Tag Archives: Tricks

5 Tips On How To Take Killer Macro Shots

Macro Photography is a whole new world to photographers. Macro shots portray life in such imaginative and beautiful ways that you’re left spell bound and speechless. Taking killer macro shots is not easy. It’s an art. And you can also master this amazing art by following tips and tricks. Here’s how you can induce that killer instinct and X-factor to your macro shots.



This is the most important thing when it comes to macro photography. First of all, always set your camera to the macro mode (every digital camera has a dedicated macro mode which is marked by a small flower symbol). After selecting the exclusive macro mode, make sure that you have the largest possible aperture size set for your shots. This helps in two ways:

  1. It helps to capture all the available light across your macro subject so that the photographs come out to be crystal clear.
  2. It helps in retaining a smaller area of field in your shots so that only the subject is in focus. That makes your macro shots even stronger when finished.



Obviously, one of the most important aspect of any photography technique Is perfect focus. Now a days, almost all the digital cameras offer automatic focus. However, I won’t recommend you using automatic focus for macro shots. Speaking from my personal experience, 9 out of 10 times I have used automatic focus in shooting macro objects, the camera has failed to focus correctly on the subject. The reason for that is, the camera sensor is not smart enough at the macro levels to differentiate between the focus of subject and the background. That’s why I’m recommending you to keep a manual focus and adjust the pin-point sharp focus at your subject manually.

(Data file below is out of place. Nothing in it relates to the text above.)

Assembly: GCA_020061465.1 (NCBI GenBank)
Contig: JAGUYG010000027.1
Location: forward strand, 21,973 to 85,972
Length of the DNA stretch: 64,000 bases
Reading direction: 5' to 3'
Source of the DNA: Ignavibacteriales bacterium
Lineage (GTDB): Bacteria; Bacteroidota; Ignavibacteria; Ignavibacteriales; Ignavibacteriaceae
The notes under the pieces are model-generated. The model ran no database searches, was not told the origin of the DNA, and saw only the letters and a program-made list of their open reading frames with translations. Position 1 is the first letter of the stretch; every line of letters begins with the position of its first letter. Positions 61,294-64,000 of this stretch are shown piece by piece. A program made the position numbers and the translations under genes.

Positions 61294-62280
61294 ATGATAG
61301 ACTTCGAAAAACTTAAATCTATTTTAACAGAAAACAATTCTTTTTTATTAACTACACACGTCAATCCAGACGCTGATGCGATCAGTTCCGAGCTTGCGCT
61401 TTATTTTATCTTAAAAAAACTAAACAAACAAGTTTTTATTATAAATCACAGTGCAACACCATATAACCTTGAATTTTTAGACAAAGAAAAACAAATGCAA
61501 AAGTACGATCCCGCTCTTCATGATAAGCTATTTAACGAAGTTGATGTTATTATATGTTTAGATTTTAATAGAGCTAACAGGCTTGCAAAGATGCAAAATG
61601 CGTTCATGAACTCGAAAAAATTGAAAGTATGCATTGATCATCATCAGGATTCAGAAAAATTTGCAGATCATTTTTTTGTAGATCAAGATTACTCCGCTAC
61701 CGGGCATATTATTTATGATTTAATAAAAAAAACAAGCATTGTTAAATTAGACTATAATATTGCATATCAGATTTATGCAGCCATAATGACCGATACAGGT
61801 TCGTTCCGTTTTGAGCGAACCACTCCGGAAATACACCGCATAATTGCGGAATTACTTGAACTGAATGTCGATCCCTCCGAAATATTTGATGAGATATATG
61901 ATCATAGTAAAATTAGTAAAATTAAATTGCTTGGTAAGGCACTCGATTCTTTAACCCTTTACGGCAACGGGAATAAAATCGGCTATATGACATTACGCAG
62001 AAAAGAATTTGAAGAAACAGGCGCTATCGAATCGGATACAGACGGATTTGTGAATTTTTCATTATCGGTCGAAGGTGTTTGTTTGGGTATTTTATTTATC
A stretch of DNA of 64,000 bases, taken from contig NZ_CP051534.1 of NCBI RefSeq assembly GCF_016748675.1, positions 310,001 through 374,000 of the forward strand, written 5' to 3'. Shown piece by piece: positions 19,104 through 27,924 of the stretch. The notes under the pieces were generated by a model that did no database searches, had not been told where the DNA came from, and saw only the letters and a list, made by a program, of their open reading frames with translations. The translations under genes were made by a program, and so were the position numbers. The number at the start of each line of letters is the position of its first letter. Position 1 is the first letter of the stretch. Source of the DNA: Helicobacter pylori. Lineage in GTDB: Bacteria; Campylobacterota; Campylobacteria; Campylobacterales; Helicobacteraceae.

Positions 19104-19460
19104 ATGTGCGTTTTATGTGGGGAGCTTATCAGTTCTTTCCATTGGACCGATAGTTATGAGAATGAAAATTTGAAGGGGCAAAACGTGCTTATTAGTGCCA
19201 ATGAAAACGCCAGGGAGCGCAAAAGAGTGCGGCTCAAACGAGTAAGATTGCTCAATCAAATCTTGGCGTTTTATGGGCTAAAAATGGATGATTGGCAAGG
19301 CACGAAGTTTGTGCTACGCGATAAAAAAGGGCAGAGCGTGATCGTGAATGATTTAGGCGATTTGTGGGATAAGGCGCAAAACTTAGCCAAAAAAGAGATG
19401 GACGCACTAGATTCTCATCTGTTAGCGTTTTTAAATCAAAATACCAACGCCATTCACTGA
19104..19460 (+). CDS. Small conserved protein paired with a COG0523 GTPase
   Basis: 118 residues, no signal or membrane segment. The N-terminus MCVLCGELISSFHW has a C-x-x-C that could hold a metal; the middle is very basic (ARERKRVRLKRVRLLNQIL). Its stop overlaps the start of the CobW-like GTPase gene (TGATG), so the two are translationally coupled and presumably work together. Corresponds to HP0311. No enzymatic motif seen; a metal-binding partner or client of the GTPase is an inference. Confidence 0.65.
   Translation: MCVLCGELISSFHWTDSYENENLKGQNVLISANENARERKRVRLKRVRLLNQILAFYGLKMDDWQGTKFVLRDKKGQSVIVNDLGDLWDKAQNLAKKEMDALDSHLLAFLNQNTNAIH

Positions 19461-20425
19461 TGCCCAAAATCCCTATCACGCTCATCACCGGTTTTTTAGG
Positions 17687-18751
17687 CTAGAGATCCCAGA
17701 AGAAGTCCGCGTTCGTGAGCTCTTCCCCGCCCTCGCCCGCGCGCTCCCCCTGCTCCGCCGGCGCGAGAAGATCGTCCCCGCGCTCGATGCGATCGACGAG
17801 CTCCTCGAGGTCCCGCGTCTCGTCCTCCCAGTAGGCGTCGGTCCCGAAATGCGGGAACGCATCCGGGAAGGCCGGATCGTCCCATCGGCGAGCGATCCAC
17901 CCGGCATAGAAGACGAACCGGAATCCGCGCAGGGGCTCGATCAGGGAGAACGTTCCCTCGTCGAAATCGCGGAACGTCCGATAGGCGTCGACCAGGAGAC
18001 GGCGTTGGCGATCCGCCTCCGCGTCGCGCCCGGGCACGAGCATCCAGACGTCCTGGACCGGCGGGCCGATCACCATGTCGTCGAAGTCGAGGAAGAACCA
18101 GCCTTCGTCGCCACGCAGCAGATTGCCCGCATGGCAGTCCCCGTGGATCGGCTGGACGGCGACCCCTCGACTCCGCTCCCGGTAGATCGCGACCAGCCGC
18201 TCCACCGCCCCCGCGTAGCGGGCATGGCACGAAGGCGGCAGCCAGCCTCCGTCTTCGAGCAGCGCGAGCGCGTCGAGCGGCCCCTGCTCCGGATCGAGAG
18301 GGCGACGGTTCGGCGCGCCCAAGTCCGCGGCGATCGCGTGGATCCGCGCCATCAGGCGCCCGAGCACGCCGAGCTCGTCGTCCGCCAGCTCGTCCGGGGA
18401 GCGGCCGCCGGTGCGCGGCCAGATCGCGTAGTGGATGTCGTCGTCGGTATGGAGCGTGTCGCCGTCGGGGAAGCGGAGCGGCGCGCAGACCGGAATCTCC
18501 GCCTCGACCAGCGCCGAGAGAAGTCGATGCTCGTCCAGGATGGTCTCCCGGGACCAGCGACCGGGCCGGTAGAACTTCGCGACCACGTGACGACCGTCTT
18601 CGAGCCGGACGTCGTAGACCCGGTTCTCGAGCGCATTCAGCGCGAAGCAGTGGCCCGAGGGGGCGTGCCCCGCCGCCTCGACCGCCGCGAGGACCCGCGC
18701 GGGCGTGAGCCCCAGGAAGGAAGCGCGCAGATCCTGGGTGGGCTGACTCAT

Depth Of Field


The DoF (Depth Of Field) is another important aspect of macro photography. As explained earlier, it’s the aperture that controls the depth of field. However, the Depth Of Filed also depends largely on the combination of aperture and subject’s distance as well as the background distance from the subject being photographed. Having a correct combination of all these only will ensure that you have amazing macro shots every time you try to get them.

Say No Internal Flash


In macro photography, using the in-built camera flash is not recommended. The reason for this is, the built-in camera mount flash just ruins the macro shots to an irreversible level. Since the flash is neither placed correctly to be fired on macro subjects, nor does it have that soft touch, the use of internal flash is not recommended. However, you can use external soft flashes with one or more reflectors if you really want to shoot at low light conditions.

In a time when pretty much everyone has access to digital cameras and can take half decent photos, being able to take great macro shots is something that can separate you from your average photographer.

And once you’ve built up a nice collection of stunning macro shots, a great way you can share these photos is via services like www.lulu.com which give you the option to design and create your own photo books and send them directly to yourself, or to friends as a unique and creative gift.

Landscape Photography Tips

Landscapes are the most beautiful form of nature. There are so many landscape forms of nature in this world that it may take your entire life in trying to capture them. There is always something magical about a landscape that persuades and encourages a photographer to take its photograph. To start with, here are some breathtaking examples of landscape photography:





Here in this article, we’ll tell you some tips and tricks that would help you to exploit your camera to the maximum extent for landscape photography. To make sure you get maximum output out of your landscape shots, you should keep in mind following points and tricks:

Imagine a Composition

Shooting landscape is not at all similar to shooting any other object. Landscapes are meant to be shot for a composition. So, next time you go out in the wild and plan for a landscape photography series, make sure you have a composition of a scenery in your mind.